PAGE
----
Spring Fair | Are businesses rethinking their relationship with waste?

Spring Fair | Are businesses rethinking their relationship with waste?

From traditional candlemakers and crafting specialists to robotic 3D printing hubs based in the Kent countryside – Spring Fair has forever been the site for eclecticism manifest. But if there was one unifying theme to take home this year, it’s that businesses are going through a big re-think over their relationship with waste.

Whether it is being nudged closer through financial incentives or simply a core principle of a brand’s ethos, the value of waste is not only beginning to be better perceived but, in some cases, even unlocked as slowly the consumer products sector edges towards an economy more circular.

The SME sector is not only where innovation blossoms, but where communities around brands and their stories can be built. And increasingly, as a growing number of brands re-evaluate their relationship with materials, so too do their relationships with customers and communities evolve in tandem.

The Recycled Candle Company, for example, engages with local communities – through churches, schools, and other community spaces – to act as a collection point for any and all used or old candles and their components (including metal and glass containers) which it will then process to be either recycled with Terracycle or melted down and used to create brand new ranges of candles.

Meanwhile, an innovator in the spectacles sector, Waterhaul is building a community of Cornish locals who will report ‘ghost gear’ sightings – areas where fishing gear has been left abandoned on Cornish beaches – to be collected by the team and used in the manufacture of its range of glasses frames.

In both cases, these are businesses acting to provide a solution and a service to local areas while recouping value from resources… that they haven’t even paid for to begin with. In fact, The Recycled Candle Company gets paid by Terracycle per metric tonne of materials it provides it, which might explain why everyone on the stand was so happy.

Elsewhere, Trashy Bags Africa is working with organisation on the ground in Ghana to collect plastic waste produced by the country’s reliance on plastic pouches for affordable and drinkable water yet left unprocessed by any waste collection system, to produce a range of items such as bags and pencil cases – money from which is reinvested in local areas.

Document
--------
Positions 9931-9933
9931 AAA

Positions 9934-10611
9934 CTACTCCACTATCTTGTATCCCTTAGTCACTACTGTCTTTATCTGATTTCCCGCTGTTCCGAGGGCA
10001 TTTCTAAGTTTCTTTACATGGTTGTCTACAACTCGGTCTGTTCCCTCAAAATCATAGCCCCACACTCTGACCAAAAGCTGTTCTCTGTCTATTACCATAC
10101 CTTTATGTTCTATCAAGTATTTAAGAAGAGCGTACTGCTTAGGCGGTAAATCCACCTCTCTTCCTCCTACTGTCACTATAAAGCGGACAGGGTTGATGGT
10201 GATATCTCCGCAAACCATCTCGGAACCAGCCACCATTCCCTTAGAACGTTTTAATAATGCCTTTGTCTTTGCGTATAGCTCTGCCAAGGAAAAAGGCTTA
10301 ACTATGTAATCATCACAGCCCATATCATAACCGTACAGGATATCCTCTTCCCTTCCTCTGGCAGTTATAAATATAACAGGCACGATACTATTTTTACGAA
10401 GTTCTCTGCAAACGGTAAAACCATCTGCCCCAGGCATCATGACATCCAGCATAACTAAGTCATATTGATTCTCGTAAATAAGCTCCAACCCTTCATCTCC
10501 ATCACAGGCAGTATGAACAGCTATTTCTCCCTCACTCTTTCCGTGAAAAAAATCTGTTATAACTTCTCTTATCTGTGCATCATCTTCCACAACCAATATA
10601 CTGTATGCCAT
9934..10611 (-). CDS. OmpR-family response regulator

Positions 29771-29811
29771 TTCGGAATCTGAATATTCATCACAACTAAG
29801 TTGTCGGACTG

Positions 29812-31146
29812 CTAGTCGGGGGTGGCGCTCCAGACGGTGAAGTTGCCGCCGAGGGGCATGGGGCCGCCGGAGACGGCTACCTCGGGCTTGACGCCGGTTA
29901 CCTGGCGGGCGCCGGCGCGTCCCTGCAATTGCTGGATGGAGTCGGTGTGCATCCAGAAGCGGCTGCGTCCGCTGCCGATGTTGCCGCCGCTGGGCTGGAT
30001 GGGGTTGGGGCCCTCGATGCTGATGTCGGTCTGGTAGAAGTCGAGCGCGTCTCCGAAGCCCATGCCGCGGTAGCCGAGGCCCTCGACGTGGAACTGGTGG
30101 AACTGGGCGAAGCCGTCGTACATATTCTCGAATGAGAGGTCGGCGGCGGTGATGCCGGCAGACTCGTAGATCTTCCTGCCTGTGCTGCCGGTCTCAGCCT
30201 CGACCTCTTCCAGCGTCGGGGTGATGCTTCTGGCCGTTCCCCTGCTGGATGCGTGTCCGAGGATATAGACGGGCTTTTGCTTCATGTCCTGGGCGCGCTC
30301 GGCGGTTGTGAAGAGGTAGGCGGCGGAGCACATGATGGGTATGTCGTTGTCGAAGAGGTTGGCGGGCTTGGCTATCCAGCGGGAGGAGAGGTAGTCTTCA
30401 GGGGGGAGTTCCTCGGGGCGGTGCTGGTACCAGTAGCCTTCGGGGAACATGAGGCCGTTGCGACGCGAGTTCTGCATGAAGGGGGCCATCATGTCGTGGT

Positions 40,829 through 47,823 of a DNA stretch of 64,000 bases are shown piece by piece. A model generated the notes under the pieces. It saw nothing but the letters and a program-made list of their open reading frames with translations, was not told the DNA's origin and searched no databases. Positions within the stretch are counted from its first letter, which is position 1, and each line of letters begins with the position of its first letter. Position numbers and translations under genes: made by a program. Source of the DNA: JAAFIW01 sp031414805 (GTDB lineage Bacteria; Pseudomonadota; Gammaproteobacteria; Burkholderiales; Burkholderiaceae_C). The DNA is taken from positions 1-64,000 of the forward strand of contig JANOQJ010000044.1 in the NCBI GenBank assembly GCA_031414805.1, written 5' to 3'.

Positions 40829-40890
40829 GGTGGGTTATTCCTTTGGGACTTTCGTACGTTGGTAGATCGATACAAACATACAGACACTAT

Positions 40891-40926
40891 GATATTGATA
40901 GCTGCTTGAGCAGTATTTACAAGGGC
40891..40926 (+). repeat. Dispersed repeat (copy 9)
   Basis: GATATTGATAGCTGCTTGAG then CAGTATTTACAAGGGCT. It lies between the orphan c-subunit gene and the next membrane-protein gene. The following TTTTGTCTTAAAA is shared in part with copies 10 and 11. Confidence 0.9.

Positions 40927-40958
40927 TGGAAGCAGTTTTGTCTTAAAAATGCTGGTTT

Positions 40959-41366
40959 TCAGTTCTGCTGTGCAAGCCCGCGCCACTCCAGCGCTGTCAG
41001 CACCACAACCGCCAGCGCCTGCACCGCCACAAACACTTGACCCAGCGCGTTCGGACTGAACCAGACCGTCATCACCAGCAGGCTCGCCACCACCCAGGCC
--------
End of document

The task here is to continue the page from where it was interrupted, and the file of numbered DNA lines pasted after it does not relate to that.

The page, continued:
Perhaps leading the charge right now, however, is Upcycle Labs, a waste management business that takes textile waste from some of the fashion sector’s biggest brand names, to process and transform back into products that can be sold in store. Led by managing director, Barry Kane, Upcycle Labs is part of the PDS Group – the parent company of other such pioneering fashion sector innovators as Yellow Octopus and Loop Digital Wardrobe – in what is could be the early sketchings for a working circular economy.

Partnering with retailers such as Asda, Yellow Octopus acts to collect deadstock fashion items to be sorted into items fit for resale and those that are not. Resaleable items redistributed through Yellow Octopus into areas across Europe, while items that cannot be sold are taken to Upcycle Labs for processing. It’s here that they are ground down in fibres used to produce resin which is in-turn used to make an array of new products.

“The only limitation for what we can make with this resin is your imagination,” said Barry Kane, speaking to an audience of Spring Fair attendees during a presentation this week. “We have used fibres from trainers and shoes to create new POS to be used in-store, or flooring for retailers, and even produced gifting items sold on the shelves at Asda.”

In recent months, business for Upcycle Labs has started to boom and today, Barry is in late-stage discussions to launch operations in the US market as well as the Middle East.

“The ultimate goal for us, though, is to establish a site in Ghana – an area where all our waste textiles end up dumped on the beaches – and act to stop the flow of textiles becoming landfill, helping locals to turn that waste into product, which they can then sell back to the Western markets,” said Barry.

From one end of the spectrum to the other, Made Happy is an emerging start-up established to tackle the issue of over-production from the off. A 3D printing specialist, Made Happy is based in the Kent countryside where it houses a robot built to print product on demand using a bio-based plastic made from sugar cane and cornstarch. Its mission is to help design waste out of the process from the beginning by enabling customers to print only what they need on a made-to-order basis.

“We have been having some very interesting conversations with retailers about their samples and manufacturing processes, and some pretty big brand names too,” a Made Happy representative told Products of Change. “It’s really encouraging to think these businesses are starting to think about their waste before they even produce it – and it’s perfect for us, because that’s what we do.”

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